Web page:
Translational bioinformatics in heritable cancer susceptibility diseases

Research output: PhD ThesisPhd-Thesis - Research and graduation internal


Hereditary cancers, characterized by genetic anomalies like gene mutations that elevate cancer susceptibility, pose unique challenges. This thesis focuses on two such conditions: Fanconi anemia and retinoblastoma, each with distinct genetic causes and medical complexities. Fanconi anemia follows a Mendelian recessive pattern due to mutations in 23 identified genes in the Fanconi anemia DNA repair pathway. In contrast, retinoblastoma, the most common childhood eye cancer, primarily stems from RB1 tumor suppressor gene mutations. Fanconi anemia patients face an elevated risk of head and neck cancer due to DNA repair defects, necessitating alternative treatments. In retinoblastoma, germline RB1 mutations can lead to second primary malignancies. The unique nature of each disease presents specific medical and research challenges. Current Fanconi anemia research priorities include safer head and neck cancer therapies and understanding molecular mechanisms compensating for DNA repair deficiency. In retinoblastoma, research explores tumor subtype classification, biopsy-based assessments, and early second primary malignancy detection. Bioinformatics, bridging biology, computer science, and statistics, plays a crucial role in generating, processing, and analyzing OMICs data. This thesis employs various genomic bioinformatic approaches to study hereditary cancer susceptibility diseases, specifically Fanconi anemia and retinoblastoma. Chapter 2 identifies potential cancer vulnerability targets in FA-HNSCC cells with 11q22 amplifications through integrated genomics analysis. BIRC2-BIRC3 genes appear as promising therapeutic targets, as they regulate cell survival and death. Chapter 3 uses multi-OMICs analysis to identify gene signatures related to hypermethylation, differentiating MYCN-high RB1-proficient retinoblastomas. These signatures are functionally associated with various biological processes. Chapter 4 confirms radiogenomics findings by correlating MRI features with gene expression data in retinoblastoma cohorts. Significant associations between MRI features and photoreceptorness-expression signature are verified, indicating the applicability of radiogenomics in diagnostics. Chapter 5 conducts a whole-genome siRNA screen in FA-HNSCC cells, identifying RBBP9 as an essential gene with potential targetable vulnerability. Targeted therapies hold promise for the treatment of FA-HNSCCs. Chapter 6 characterizes structural variations and transcriptomic components related to ICL resistance in FA-deficient lymphocytic cell lines. The research highlights the complex dynamics of adaptation to DNA cross-linkers in FA-deficient cells. In summary, chapters 2-6 showcase translational bioinformatics approaches to address research challenges in hereditary cancer susceptibility diseases. Artificial intelligence methodologies and publicly available data play key roles in shaping the future of translational bioinformatics, offering hope for improved care for patients affected by rare cancers when combined with both wet-lab and dry-lab techniques and data sharing efforts.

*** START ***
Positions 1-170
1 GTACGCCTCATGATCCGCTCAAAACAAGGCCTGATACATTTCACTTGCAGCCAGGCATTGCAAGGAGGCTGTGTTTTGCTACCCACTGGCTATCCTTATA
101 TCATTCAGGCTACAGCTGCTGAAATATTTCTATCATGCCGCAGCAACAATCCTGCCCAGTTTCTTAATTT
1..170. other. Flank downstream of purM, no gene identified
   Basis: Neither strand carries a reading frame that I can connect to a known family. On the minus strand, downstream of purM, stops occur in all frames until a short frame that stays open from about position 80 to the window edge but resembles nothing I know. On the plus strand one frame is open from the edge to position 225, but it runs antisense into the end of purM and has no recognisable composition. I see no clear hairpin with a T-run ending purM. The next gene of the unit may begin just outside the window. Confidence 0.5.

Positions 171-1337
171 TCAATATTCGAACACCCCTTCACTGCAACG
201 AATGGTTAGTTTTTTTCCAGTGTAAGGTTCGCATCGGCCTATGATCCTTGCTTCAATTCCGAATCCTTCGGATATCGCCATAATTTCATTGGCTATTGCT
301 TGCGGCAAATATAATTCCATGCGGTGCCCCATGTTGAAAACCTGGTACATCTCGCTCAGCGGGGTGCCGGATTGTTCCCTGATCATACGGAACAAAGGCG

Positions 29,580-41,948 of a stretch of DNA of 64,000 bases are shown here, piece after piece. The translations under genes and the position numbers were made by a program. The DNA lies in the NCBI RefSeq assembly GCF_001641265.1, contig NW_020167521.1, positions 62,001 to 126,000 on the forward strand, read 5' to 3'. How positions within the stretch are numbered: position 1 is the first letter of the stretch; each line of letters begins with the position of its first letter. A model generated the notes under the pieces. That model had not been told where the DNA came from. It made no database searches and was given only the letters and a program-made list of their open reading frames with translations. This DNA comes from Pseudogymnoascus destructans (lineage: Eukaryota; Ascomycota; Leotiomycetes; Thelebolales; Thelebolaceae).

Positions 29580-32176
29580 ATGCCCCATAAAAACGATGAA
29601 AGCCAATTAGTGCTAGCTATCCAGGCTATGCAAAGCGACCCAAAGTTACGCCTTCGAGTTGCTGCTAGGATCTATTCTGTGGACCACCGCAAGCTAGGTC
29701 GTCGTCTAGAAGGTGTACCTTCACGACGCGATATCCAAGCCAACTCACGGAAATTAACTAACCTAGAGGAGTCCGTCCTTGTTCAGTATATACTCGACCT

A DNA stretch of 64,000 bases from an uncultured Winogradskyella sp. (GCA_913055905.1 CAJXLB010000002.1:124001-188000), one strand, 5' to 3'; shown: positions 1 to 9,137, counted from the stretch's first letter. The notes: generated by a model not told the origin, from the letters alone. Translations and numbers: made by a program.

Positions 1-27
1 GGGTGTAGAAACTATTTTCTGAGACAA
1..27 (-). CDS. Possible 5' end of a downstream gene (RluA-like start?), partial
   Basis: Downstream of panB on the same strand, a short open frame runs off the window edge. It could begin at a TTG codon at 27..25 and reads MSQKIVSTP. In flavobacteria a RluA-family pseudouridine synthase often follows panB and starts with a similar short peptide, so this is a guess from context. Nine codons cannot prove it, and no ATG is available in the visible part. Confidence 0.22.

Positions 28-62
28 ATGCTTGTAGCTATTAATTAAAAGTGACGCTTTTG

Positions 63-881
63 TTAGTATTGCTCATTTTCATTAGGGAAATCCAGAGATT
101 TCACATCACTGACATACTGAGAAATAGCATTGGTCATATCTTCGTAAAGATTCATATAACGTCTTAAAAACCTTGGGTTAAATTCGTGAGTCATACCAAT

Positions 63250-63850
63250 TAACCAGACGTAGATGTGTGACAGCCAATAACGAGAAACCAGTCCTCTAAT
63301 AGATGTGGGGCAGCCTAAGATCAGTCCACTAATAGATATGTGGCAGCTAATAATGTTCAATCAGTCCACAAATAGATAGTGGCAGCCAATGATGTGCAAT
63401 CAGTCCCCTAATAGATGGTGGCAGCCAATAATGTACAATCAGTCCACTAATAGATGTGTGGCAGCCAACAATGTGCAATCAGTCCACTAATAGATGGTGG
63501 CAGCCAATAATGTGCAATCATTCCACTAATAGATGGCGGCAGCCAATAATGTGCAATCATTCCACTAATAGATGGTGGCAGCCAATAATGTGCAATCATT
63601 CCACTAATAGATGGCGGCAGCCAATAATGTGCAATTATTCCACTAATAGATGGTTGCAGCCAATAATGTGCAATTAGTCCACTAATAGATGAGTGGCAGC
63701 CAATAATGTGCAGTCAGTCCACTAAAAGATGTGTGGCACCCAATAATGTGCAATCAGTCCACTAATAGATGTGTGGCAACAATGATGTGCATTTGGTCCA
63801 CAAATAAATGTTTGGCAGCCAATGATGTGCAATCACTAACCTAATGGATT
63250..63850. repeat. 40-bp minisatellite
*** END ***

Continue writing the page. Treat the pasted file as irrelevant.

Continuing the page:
Original languageEnglish
QualificationDoctor of Philosophy
Awarding Institution
  • Sistermans, E.A., Supervisor, External person
  • Dorsman, Josephine, Co-supervisor
  • Sistermans, Erik, Supervisor
Award date27 Nov 2023
Print ISBNs9789464696639
Publication statusPublished - 27 Nov 2023

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